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George Huxley (1932 - 2022):

George Huxley was a distinguished classicist with special interest in ancient Greece, and was a lifelong Hibernophile who spent the greater part of his career in Ulster, at Queen’s University, Belfast. He was a prolific author and not shy about expressing political opinions. 

Huxley was the son of Sir Leonard Huxley, a distinguished Australian physicist, and Ella Mary Child “Molly” Copeland whom he met in Oxford where he was a Rhodes Scholar and she was a History student at Somerville College. George’s sister Margot would also follow a successful academic career in urban planning. The family was related to biologist Thomas Huxley and writer Aldous Huxley.

George Huxley grew up and was educated in Leicester where his father lectured in Physics at the University, and further at Magdelen College, Oxford, where he studied classical (Greek and Latin) philology. He was appointed a Fellow of All Souls in 1955. 

In 1956 he was appointed assistant director of the British School at Athens where he made studies in Early Greek history and chronology, specialising in Greek epic poetry. He subsequently took part in archaeological excavations at Knossos, on Crete, and at Kastri on Kythera in the 1960s, during which time he was also visiting Lecturer at Harvard. Kythera remained a very strong interest which he maintained to the end of his career, his last visit taking place as late as 2022. Through his archaeological activities he came to know Davina Best on an excavation on Crete; they married in 1957. 

In 1962 he was appointed to the staff of Queen’s University, Belfast, where would remain for over 20 years. He was very active, founding the Hibernian Hellenists, a biennial lecture series which ran for decades and attracted scholars and others interested no just in Ulster but across the island and beyond. He also had a large input to the Irish Institute for Hellenic Studies at Athens, facilitating students to carry out fieldwork in Greece.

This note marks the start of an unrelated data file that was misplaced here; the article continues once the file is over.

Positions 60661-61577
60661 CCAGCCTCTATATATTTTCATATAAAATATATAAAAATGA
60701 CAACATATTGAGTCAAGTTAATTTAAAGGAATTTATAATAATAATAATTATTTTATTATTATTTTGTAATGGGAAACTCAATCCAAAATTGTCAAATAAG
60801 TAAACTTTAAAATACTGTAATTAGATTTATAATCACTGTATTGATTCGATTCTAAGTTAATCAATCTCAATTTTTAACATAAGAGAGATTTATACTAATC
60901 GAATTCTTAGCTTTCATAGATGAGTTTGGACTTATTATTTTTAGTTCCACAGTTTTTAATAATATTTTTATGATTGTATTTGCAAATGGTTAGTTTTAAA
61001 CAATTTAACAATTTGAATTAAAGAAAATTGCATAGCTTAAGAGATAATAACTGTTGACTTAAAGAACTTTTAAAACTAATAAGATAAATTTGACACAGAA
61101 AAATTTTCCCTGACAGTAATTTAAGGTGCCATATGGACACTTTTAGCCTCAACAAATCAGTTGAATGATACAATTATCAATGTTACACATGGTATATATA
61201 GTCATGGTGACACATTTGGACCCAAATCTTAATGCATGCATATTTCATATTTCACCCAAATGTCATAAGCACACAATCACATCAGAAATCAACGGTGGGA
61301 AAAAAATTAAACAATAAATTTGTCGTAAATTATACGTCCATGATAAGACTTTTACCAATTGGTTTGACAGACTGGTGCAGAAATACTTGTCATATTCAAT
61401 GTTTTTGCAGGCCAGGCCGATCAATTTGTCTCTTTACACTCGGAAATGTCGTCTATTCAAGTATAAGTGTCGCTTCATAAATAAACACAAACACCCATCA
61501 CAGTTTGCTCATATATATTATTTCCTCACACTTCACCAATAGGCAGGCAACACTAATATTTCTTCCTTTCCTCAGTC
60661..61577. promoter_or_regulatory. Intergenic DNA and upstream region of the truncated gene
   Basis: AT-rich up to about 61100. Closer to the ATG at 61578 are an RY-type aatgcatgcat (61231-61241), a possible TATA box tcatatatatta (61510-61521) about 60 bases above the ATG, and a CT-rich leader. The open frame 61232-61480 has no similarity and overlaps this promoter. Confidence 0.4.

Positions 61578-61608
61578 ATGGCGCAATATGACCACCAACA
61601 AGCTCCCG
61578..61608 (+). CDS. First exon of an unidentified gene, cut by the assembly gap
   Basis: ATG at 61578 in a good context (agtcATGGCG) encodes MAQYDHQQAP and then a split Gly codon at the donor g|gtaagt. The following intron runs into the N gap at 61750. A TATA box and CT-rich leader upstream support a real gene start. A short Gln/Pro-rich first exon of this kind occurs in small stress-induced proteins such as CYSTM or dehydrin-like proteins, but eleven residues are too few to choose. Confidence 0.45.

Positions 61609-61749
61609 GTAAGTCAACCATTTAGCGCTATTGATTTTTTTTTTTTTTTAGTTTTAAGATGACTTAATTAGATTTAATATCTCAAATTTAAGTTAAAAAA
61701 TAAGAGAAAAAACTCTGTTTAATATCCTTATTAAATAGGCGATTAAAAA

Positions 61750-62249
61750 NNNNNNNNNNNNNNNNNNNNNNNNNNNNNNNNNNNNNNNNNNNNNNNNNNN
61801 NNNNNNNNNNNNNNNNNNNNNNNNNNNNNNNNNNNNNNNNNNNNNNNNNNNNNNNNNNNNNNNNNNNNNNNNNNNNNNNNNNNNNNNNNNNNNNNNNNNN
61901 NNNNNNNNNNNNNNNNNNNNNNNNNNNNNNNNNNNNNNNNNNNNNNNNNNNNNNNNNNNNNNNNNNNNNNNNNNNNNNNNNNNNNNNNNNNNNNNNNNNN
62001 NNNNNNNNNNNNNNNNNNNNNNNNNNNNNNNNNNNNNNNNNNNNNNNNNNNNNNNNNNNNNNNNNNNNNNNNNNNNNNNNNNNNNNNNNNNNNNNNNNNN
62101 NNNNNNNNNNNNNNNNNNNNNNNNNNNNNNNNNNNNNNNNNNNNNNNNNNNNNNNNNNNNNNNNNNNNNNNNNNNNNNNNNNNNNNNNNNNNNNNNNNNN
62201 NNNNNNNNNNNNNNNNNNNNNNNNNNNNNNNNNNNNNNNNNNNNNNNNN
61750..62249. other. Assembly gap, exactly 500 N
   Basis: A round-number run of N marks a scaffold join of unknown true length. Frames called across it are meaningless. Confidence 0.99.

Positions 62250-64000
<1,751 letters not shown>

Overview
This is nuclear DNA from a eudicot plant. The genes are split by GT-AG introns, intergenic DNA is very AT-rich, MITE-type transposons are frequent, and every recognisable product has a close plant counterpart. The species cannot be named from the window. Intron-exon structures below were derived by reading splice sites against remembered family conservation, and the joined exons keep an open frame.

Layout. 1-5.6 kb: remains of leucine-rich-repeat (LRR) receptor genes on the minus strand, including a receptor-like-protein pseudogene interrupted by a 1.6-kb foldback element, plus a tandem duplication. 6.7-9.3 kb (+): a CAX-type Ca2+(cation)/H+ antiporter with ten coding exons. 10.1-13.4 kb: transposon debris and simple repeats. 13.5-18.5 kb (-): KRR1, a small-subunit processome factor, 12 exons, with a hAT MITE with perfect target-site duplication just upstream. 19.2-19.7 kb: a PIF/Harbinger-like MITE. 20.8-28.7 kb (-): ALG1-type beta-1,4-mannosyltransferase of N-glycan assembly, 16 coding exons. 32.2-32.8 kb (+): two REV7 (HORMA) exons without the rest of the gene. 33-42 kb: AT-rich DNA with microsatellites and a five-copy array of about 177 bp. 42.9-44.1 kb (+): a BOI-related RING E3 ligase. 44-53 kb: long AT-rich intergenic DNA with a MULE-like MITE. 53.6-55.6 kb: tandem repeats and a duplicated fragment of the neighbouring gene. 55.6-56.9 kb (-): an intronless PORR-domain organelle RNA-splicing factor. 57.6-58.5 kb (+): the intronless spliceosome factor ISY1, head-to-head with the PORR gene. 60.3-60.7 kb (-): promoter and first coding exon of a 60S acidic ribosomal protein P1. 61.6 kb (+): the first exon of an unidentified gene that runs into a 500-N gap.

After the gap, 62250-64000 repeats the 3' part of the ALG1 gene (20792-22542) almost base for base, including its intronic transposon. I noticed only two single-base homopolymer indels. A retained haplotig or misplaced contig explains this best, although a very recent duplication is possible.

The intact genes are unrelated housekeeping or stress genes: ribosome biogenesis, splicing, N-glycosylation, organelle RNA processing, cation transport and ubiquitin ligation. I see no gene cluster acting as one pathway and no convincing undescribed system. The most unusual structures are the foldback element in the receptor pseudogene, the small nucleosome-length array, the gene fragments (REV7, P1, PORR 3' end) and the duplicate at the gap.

In 1984 he chaired the organising committee of the Eighth International Congress of Classical Studies held that year in Dublin. He was also elected to its governing body, as senior vice-president, of the Fédération Internationale des Sociétés d’Etudes Classiques. From 1986-1989 he was director of the Gennadius Library at the American School of Classical Studies, one of the most significant libraries in Athens. 

When in the 1990s Queen’s University was considering closing certain parts of the arts faculty including Greek and Latin studies, Huxley was at the vanguard of those campaigning to prevent this, but the university was not moved and the closure went ahead. He also involved himself in some local political issues, including the controversial issue of housing differentials between Catholic and Protestant tenants, and the decision of some local authorities to impose certain sabbatarian views such as chaining shut children’s playing areas in their parks. Huxley considered intervening to the extent of removing the chains himself, earning the sobriquet “Hacksaw Huxley”. Much later he opposed “Brexit”; at much the same time he demonstrated his affection for Ireland by becoming one of the eldest people ever to take out citizenship. 

He had a private passion for the railways, and had the most far-reaching knowledge of railway history; he knew the railway museums very closely and constructed a model railway in his garden. He was a longstanding member of the Irish Railway Record Society and a generous benefactor of it. In fact, on his passing, other “silent” benefactions came to light, mainly but exclusively to universities. He donated his considerable portfolio of correspondence to the American School of Classical Studies at Athens. 

George Huxley was an honorary professor of the University of Dublin and of the National University of Ireland at Maynooth. These bodies as well as Queen’s University conferred on him honorary doctoral degrees.

 He and his wife Davina were keen travellers, not least in Central Asia, India and China. She predeceased him; he was survived by three generations of his family.



Born: 23 September 1932
Died: 30 November 2022
Richard Froggatt